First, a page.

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Germany OECD – bad marks in education

The 2008 OECD Economic Survey of Germany states that the country has been enjoying a strong cyclical rebound in economic growth after a long period of stagnation. First positive effects of past reforms are already visible. However, for high economic growth to be more enduring, economic challenges remain, notably in the fields of labour markets, fiscal policy, healthcare and education policy.

With regard to higher education, the study points out that

  • the main problem to overcome in student achievement is that socio-economic and/or immigrant backgrounds still have a large impact on outcomes;
  • tertiary attainment is low among younger generations – it is 22% for the 25-34 age group, compared with an OECD average of 32%;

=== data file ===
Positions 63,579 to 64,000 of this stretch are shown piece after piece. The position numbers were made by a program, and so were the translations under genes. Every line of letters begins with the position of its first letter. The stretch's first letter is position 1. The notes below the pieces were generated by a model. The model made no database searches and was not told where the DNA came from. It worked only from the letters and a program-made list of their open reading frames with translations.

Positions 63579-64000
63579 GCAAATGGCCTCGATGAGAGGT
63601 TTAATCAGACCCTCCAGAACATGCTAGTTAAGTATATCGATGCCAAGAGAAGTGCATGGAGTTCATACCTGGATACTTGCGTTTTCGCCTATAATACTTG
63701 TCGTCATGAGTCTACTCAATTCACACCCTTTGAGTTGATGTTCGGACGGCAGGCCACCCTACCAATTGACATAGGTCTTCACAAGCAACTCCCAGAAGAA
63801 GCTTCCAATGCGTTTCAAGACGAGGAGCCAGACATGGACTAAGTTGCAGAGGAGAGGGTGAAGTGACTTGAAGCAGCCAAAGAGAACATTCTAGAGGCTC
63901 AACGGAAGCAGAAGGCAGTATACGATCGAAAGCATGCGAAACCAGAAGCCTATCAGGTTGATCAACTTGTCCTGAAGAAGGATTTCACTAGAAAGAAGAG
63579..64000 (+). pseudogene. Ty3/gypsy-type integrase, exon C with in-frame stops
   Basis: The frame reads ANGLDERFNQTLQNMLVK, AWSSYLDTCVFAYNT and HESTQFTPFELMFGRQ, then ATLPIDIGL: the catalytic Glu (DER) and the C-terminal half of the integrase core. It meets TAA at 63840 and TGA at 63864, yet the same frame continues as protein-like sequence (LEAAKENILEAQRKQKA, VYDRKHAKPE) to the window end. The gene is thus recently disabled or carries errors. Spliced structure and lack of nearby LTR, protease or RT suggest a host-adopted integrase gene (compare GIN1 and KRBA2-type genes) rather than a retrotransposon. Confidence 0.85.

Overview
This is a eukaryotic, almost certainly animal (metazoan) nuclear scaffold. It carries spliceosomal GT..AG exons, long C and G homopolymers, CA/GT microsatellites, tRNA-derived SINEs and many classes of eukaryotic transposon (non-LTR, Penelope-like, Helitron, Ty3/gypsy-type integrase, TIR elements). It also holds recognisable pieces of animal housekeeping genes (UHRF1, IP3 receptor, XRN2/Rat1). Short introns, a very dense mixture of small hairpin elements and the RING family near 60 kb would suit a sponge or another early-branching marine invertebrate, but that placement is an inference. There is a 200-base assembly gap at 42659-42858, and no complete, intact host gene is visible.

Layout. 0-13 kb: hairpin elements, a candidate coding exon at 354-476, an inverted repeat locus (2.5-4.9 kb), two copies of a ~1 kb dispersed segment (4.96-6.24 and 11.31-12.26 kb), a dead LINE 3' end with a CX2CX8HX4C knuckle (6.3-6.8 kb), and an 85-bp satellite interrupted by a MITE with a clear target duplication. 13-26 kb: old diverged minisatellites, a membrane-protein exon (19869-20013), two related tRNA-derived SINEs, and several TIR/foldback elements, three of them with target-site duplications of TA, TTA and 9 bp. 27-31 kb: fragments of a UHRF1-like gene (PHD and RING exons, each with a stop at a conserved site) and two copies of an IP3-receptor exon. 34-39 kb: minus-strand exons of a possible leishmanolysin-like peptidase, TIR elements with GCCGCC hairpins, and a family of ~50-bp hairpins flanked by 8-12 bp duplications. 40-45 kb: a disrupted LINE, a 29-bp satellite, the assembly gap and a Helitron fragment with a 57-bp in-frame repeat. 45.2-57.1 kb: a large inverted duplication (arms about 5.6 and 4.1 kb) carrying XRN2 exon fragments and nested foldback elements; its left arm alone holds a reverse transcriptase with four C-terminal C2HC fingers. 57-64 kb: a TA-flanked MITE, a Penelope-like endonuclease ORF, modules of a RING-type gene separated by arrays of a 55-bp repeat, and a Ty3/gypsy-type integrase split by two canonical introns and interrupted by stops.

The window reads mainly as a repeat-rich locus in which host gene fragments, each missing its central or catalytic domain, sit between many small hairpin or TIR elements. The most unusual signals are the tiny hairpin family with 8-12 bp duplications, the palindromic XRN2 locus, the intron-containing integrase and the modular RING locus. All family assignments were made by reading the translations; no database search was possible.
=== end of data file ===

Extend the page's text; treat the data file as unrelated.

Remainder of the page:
• the move to the two-tier (Bachelors/Masters degree) Bologna system should help to increase internal rates of return on university education by shortening programmes, focusing them more on occupational qualification, and reducing dropout rates;
  • the move towards giving universities the right to select their students directly should also contribute to these goals.

The Survey suggests to further education reforms to improve student achievement and to reduce the impact of socio-economic and/or immigrant backgrounds as well as to make tertiary education more attractive and responsive to labour-market requirements.

An OECD Economic Survey is published every 1½-2 years for each OECD country and for some larger countries that are not members of the OECD, such as China, Russia and Brazil. It identifies the main economic challenges faced by the country and analyses policy options to meet them. You can find all Economic Surveys catalogued by country on the OECD website.

OECD Economic Survey of Germany